The link between food procurement and sustainable forestry
Food consumption in the European Union is responsible for significant levels of deforestation, according to a recent report by the forestry organisation FERN. The link between food and forests is often overlooked but is of considerable importance, with more than 70 percent of deforestation in the tropics resulting from land being cleared for commercial agriculture. The EU consumes more than 30 percent of crops and livestock products grown on this land – twice that of Japan and China combined.
Drawing on the successful experiences of national governments in implementing sustainable timber policies, the report shows how government purchasing can have an important leveraging effect on the broader market. It puts forward five main commodities (palm oil, beef, cocoa, coffee and tea) to which sustainable procurement criteria could potentially be applied. These products are covered by certification schemes, have a clear link with deforestation and are imported in large quantities into the EU.
The report concludes, “Public procurement can have a significant impact on the overall direction of the market. Palm oil, beef, cocoa, coffee and tea are all commodities to which public procurement policy could potentially be applied.” It provides clear recommendations, both for the European Commission and Member States, to ensure that public procurement of food has a positive impact on sustainable forestry.
Could rooftop gardens be the key to urban self-sufficiency?
Rooftop gardens have the potential to produce significant levels of fresh fruit and vegetables, giving urban populations access to fresh, healthy and affordable food. As well as providing fresh food, such gardens also help to increase biodiversity, filter polluted air, absorb excess carbon dioxide and decrease inner city temperatures.
These claims come from a recent study into rooftop agriculture, which has been taking place in Bologna (Italy) since 2010. Three different growing systems were trialled by participants: plastic pipes, recycled pallets filled with compost, and polystyrene panels floating in tanks (also made from recycled pallets). A variety of produce was grown, including lettuce, black cabbage, chicory, tomato, aubergine and melons.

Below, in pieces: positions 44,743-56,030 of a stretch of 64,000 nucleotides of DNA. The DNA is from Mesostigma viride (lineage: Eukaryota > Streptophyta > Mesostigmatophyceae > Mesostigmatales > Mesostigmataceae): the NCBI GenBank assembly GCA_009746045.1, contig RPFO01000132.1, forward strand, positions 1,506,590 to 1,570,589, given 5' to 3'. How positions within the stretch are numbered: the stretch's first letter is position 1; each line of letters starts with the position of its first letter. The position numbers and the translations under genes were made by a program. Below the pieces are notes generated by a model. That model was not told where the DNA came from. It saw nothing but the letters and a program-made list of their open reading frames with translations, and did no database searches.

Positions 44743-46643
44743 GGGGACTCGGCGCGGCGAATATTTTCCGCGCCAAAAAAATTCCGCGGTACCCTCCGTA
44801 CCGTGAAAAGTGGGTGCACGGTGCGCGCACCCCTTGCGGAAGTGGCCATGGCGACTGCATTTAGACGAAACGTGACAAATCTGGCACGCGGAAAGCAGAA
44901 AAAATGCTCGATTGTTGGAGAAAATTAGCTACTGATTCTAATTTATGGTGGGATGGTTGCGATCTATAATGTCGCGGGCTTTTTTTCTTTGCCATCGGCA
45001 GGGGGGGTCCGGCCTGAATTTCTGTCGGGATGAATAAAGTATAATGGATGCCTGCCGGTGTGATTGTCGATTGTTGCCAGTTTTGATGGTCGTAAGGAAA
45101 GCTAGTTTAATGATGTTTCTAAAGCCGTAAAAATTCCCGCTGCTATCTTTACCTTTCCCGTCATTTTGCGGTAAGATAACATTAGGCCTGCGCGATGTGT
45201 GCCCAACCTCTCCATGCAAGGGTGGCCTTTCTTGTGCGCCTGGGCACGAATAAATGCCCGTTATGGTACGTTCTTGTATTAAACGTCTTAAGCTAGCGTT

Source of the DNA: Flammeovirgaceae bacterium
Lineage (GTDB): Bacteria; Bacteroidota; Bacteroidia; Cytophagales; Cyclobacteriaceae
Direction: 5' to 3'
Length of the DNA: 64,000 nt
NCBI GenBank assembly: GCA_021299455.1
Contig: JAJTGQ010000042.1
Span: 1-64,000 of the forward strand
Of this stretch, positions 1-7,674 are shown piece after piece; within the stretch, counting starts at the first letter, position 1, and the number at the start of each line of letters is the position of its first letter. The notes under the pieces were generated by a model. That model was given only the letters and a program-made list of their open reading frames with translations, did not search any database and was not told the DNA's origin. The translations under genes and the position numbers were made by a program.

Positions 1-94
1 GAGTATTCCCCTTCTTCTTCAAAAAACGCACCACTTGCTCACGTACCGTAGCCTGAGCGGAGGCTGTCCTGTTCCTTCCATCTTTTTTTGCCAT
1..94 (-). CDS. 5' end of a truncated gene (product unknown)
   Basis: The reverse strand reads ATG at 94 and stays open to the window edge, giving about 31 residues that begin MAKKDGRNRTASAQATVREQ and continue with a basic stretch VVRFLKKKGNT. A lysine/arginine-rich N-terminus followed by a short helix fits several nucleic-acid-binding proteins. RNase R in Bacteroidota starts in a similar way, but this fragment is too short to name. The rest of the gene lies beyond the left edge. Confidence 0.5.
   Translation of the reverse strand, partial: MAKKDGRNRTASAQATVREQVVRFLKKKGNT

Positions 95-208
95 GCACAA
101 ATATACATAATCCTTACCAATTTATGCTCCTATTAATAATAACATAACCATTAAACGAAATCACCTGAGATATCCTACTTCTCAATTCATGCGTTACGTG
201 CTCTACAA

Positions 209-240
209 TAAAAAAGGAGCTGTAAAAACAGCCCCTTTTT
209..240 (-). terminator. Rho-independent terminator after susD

Using results from the initial trials, gardeners designed a growing system incorporating the best results from each of the different technologies. The system was designed for a 2016m² rooftop garden and is calculated to be able to produce three tones of vegetables per year. Digital maps and computer-aided design software helped researchers identify 0.82km² of unused flat spaces on Bologna’s roofs and terraces. If all this space was used for gardening, Bologna could produce around 12,500 tonnes of vegetables on its rooftops alone.
Three suppliers have been chosen for the first tenders launched within the INNOCAT project. The two tenders were launched by project partner Resah-idf, the network for hospital procurers in the Paris region of France. Awarded in the form of framework contracts, the agreements are available for use by all French healthcare organisations.
The first tender consisted of two lots: recyclable food containers including the recycling service, and biodegradable dishes. Following a period of quality testing to ensure the proposed solutions met the required EN13432 standard, the two lots were awarded respectively to the manufacturers Rescaset and FIRPLAST. The second tender, for a consulting service to reorganise the logistics of sorting organic from non-organic waste, was awarded to the agricultural and food company Saria.
A second eco-innovative catering tender for energy efficient vending machines at the University of Sheffield is currently underway, following a period of intensive market engagement